Repeat failed courses that are core requirements for their degree or required for their major.
If students have not already done so, visit the Office of Academic Success for referral for additional assistance from the academic department for the failed course and/or attend mandatory sessions in Academic Success.
Maintain regular contact with their academic faculty advisor.
Consequences of Failing to Maintain Satisfactory Academic Progress
A student is placed on Academic Warning when the student’s semester grade point average and credit hours are below the minimum requirements according to the qualitative and quantitative standards above. Once a student who has previously been on Academic Warning has achieved Good Academic Standing for two consecutive semesters, he/she comes off of academic sanction. If at any point, the student fails to meet academic progress again, the academic standing begins anew with an Academic Warning.
Students who have an Academic Warning or are readmitted after an Academic Suspension or Dismissal must adhere to the following:
- Enroll in no more than 13 semester hours.
- Repeat all failed courses that are core requirements for their degree or required for their major.
- If students have not already done so, visit the Office for Academic Success for an Academic Recovery Plan, referral for additional assistance from the academic department for the failed course and/or attend mandatory sessions in Academic Success.
- Mandatory Weekly-Check -In’s with the Office for Academic Success.
- Complete two hours of mandatory tutorial services at the Tutorial Center.
- Maintain regular contact with their academic faculty advisor and the Office for Academic Success according to their individual Academic Recovery Plan.
- All academic probationary students’ academic progress and participation will be documented and shared with the SAP Academic Standards Committee throughout and at the end of the semester.
Academic Suspension and Academic Dismissal
If a student fails to remove the Academic Warning sanction by the end of the following semester, the student will be placed on Academic Suspension. The student’s transcript will now state - Academic Suspension. Students who fail to meet the Satisfactory Academic Progress (SAP) may appeal the suspension (see appeal procedures below). If the appeal is granted the student may remain at the institution and is considered to be on Probation for Academic Suspension. A student may remain on Probation for Academic Suspension for the time stipulated in the Academic Recovery plan, and as long as he/she meets the benchmarks in the plan.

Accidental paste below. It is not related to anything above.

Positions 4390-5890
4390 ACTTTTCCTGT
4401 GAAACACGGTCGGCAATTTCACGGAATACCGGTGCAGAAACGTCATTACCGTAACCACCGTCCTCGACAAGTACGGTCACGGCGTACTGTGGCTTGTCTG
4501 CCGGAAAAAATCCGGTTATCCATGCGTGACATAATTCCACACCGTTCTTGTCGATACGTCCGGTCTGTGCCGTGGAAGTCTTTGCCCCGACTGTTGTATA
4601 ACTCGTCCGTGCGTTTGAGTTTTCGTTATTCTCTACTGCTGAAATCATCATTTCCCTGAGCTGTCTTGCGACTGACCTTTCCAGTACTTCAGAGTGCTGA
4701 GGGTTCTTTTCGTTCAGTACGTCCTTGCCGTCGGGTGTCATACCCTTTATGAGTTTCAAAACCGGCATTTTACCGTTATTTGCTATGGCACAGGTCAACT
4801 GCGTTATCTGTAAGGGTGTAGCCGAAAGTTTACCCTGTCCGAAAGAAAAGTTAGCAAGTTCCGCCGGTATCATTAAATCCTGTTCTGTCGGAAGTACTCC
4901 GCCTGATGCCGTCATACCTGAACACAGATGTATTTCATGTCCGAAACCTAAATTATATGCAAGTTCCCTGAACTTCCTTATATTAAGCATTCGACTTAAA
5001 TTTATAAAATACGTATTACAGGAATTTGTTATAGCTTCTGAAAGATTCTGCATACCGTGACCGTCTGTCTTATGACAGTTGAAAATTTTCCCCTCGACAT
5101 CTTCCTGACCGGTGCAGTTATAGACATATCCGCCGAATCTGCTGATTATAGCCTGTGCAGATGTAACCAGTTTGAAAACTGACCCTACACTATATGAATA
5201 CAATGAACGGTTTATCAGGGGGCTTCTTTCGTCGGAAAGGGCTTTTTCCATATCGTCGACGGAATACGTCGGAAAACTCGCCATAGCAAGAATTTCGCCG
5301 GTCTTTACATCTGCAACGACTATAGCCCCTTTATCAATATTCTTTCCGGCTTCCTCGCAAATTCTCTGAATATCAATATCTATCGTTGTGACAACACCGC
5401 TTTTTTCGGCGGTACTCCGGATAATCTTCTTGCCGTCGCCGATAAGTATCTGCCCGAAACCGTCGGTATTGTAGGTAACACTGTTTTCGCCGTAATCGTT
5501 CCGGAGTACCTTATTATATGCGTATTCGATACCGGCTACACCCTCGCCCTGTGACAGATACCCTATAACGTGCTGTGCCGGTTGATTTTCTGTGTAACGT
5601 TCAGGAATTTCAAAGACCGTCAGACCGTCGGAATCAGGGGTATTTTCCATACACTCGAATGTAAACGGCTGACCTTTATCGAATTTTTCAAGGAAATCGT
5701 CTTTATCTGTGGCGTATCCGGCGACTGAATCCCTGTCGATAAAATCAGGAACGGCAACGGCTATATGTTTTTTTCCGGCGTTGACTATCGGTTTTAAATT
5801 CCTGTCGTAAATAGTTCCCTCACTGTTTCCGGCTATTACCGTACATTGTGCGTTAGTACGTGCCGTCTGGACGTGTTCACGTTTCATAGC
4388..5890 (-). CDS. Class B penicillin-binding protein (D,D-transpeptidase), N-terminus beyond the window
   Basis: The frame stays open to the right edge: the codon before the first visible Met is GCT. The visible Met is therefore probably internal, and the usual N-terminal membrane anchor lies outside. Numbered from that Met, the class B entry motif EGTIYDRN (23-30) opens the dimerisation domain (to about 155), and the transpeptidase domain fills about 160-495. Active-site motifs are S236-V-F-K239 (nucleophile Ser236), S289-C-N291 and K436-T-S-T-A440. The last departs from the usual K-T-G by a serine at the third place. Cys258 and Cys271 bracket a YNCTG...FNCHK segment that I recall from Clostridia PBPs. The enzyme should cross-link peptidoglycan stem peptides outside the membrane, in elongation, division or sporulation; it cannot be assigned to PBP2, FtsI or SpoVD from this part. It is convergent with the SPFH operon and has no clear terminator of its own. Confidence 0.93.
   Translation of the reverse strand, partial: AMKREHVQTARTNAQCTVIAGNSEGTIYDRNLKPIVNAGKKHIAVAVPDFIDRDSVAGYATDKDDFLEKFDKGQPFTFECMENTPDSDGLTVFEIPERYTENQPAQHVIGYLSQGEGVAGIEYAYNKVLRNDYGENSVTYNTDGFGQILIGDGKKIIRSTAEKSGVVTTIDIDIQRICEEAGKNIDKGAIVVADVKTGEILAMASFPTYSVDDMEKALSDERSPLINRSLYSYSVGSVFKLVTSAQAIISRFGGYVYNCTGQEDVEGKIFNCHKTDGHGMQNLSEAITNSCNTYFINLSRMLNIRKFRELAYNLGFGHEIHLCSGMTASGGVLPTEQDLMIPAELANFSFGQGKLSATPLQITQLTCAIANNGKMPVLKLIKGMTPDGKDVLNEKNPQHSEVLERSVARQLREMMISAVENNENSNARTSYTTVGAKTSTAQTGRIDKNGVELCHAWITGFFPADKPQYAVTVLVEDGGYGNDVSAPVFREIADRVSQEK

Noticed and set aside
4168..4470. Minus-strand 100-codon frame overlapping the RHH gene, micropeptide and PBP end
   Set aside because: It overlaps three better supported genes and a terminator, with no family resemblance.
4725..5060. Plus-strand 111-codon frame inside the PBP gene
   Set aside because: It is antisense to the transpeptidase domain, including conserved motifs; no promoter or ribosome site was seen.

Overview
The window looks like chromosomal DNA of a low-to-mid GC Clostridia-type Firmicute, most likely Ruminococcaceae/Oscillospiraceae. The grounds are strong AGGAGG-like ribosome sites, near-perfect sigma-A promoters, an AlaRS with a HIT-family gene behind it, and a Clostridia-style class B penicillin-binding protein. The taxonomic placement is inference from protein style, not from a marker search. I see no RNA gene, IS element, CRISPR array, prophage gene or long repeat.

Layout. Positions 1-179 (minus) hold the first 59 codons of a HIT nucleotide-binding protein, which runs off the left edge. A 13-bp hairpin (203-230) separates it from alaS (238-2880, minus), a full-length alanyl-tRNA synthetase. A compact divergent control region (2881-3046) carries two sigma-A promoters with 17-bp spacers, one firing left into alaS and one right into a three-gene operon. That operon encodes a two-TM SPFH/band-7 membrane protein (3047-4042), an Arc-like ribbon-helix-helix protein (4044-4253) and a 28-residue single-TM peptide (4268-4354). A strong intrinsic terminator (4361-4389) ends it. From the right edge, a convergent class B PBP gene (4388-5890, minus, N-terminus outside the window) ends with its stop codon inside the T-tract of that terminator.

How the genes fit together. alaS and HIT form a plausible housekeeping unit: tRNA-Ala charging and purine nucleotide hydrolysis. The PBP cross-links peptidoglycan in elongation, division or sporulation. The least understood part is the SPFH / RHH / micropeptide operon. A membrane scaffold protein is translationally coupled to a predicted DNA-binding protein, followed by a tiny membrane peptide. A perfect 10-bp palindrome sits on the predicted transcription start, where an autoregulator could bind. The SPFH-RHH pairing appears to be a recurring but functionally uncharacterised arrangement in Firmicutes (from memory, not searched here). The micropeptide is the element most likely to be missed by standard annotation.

Requirements for Federal Student Aid Recipients.
Letters of appeal should be based on a mitigating circumstance that negatively impacted the student’s ability to meet the minimum required standards. Examples of such circumstance may include, but are not limited to: death or prolonged illness of an immediate family member, medical illness by the student that created undue hardship, natural disasters beyond the control of the student or other personal or family matters/situations that may have negatively impacted the students’ ability to meet the minimum required standards.
If applicable, documentation that supports any retroactive grade changes that may have occurred.
Students, who appeal their suspension, may be readmitted upon the recommendation of the Academic Standards Committee. Students, who do not appeal their suspension, must leave the university for at least one semester.
If a student’s appeal is granted, the student may remain at the institution and will be assigned to work with the Office for Academic Success on a recovery plan. The student will be attending on probation but the Academic Suspension will remain on the student’s transcript until the student is in good standing, or until the student goes on Academic Dismissal.